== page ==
17. Total disappointment! I had a glimmer of hope, but in all honesty I am certainly not surprised to learn of this. Yet again another blow to us genuine people out there trying to do the right thing by their family and getting beat down at every single stage. So much for following the rules and being honest. To be honest I am feeling very bitter and angry. What am I to do? It’s just so unbelievable the way these people have total control over our lives. I’m sure they get a real buzz out of it.

  18. Hey prinderella! My application is not been refused yet. They have asked me for more documents as evidence of income in December 2013 and I have provided them all but they didn’t satisfy with that and then put my case on hold. Should I send them more evidences of income related to this year now ? Will they consider them in their enquiry ?
    Philip Thomas, what do you suggest me about this please ?

    1. Our Solicitor suggested that we get a Subject Access Request (SAR) for the documentation that the Home Office had for our application. It took about a month for us to hear back from them, but that was how we learned the reasons why they disallowed part of our income (the apparently wanted invoices for my husband’s self-employed income, and because of that, they disallowed part of that income – despite the fact that invoices aren’t even required or mentioned in Appendix FM).

      Knowing that now, we’re going to be providing updated financials with invoices as well – something that we never would have found out without the SAR; so I would recommend that for you as well if you haven’t done so already.

      Beyond that, our Solicitor also said that there was every probability that they would ask for the newest year’s financials anyway so it is just better overall to submit them so that they have one less reason to stall/reject.

  19. Colin and Philip, please can you address this issue.

    A European citizen living in the UK is allowed to have their Non-European spouse join them to reside in the UK. I have heard of British citizens moving to Europe and surrendering their British passports in order to return to the UK as an European and thus be allowed to have their non-European spouse to join them without having to meet the financial threshold. Is the European partner also entitled to claim public funding? Obviously there are fundamental issues with these rules as they regard a European citizens right to a family life higher than that of a British citizen.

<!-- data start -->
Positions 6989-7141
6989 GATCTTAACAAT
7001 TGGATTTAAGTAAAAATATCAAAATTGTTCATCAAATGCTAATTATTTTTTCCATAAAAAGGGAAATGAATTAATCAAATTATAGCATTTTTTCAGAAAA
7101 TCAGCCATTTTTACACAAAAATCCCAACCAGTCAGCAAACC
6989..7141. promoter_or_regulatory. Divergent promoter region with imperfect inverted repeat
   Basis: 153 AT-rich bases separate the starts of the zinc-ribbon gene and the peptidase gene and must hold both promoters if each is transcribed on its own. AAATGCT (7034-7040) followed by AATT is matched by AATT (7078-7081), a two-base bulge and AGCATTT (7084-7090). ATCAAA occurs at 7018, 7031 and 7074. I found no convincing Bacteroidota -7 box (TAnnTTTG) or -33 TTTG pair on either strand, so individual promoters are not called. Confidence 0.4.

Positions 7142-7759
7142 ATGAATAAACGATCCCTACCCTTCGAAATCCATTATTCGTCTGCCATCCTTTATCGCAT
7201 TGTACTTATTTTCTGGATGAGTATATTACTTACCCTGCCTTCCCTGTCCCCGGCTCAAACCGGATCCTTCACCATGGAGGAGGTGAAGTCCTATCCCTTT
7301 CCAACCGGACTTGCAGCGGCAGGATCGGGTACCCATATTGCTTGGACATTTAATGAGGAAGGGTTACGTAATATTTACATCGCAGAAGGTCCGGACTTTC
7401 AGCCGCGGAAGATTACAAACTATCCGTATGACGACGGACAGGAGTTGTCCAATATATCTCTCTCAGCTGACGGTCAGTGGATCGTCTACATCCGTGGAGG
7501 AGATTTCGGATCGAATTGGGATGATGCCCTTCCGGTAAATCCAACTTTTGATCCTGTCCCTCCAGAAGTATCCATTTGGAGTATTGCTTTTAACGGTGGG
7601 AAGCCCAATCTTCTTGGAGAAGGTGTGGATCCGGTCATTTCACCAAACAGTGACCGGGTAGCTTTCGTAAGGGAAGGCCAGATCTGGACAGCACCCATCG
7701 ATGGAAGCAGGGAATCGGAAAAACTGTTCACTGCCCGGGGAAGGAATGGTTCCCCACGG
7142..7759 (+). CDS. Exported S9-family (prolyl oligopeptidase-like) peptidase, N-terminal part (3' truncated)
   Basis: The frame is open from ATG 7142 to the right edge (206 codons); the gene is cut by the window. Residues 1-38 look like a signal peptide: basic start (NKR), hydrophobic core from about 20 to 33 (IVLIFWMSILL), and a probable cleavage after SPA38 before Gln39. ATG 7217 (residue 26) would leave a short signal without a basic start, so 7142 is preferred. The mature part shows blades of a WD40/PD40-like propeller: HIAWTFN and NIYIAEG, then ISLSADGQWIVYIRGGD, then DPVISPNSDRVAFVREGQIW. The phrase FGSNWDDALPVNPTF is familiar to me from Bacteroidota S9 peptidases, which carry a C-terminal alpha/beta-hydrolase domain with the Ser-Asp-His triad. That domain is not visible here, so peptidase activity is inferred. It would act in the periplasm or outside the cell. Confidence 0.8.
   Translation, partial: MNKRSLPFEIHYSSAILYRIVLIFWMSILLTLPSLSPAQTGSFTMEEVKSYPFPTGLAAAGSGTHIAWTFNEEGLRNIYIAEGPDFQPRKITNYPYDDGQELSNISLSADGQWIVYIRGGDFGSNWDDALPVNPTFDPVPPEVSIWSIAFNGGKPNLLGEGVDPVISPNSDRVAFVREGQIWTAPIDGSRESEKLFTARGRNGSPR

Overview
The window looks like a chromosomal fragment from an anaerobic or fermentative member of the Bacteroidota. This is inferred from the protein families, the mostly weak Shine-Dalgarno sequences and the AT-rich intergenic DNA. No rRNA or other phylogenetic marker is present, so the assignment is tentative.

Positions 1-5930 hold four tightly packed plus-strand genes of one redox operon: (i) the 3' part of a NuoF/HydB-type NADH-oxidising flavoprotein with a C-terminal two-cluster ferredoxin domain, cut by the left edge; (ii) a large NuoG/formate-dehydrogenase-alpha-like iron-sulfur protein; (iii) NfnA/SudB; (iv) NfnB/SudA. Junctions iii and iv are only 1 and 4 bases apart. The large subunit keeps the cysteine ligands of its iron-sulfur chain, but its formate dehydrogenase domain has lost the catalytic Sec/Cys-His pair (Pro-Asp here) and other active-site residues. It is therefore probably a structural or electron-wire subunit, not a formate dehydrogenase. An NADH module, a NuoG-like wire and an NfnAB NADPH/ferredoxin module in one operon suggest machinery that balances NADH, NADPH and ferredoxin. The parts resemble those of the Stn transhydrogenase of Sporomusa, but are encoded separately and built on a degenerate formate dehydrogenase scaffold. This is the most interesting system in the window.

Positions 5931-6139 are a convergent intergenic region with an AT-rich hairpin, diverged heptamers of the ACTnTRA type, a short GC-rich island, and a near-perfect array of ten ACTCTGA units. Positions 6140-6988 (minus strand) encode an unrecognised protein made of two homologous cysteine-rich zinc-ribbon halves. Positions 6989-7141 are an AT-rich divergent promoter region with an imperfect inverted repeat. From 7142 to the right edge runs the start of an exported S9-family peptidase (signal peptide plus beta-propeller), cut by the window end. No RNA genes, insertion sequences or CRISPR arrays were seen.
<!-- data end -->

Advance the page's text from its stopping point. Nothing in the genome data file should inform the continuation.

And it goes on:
I’m British, married to a Sri Lankan for 7 years, we have 3 children who are British. I work and earn less than the threshold, my husband has also been refused a family visit visa, as they claim to have reasonable doubt that he would try to stay in the UK illegally. Our daughter is just shy of 4 and due to start full time education in September, she is heartbroken. Our twins are 4 months and have never met their father. In order for me to earn above the threshold I would need to work a 45 hour week, which in turn would cost me £25,000. in childcare costs.

    I’m aware of the current political debate of whether or not the UK should stay in the EU, which begs me to consider, even if I surrender my passport and become an European citizen, it may come at a time where we exit the EU as a nation and we are back to square one.

    The home office are penalising British citizens in order to be seen as politically correct with other EU nations. This disregard for the right to a family life is absolutely disgusting.

    I appreciate your professional advise in anticipation.

    Kind regards,
    Katherine Susanthan

    1. Hi Katherine, I’m sorry to hear of the very difficult circumstances you find yourself. I’m wondering if you have any more details about this loophole as I’m not too sure what you mean? I know that there isn’t actually anything that is a European Passport per se, because the EU isn’t a state so it can’t issue passports, only the individual member states of the union can do that. Technically we are all already EU citizens and the passports of the member states reflect that. So when you say go to Europe and surrender your passport, who do you surrender it to, and what happens next?
      Best wishes, Ervin.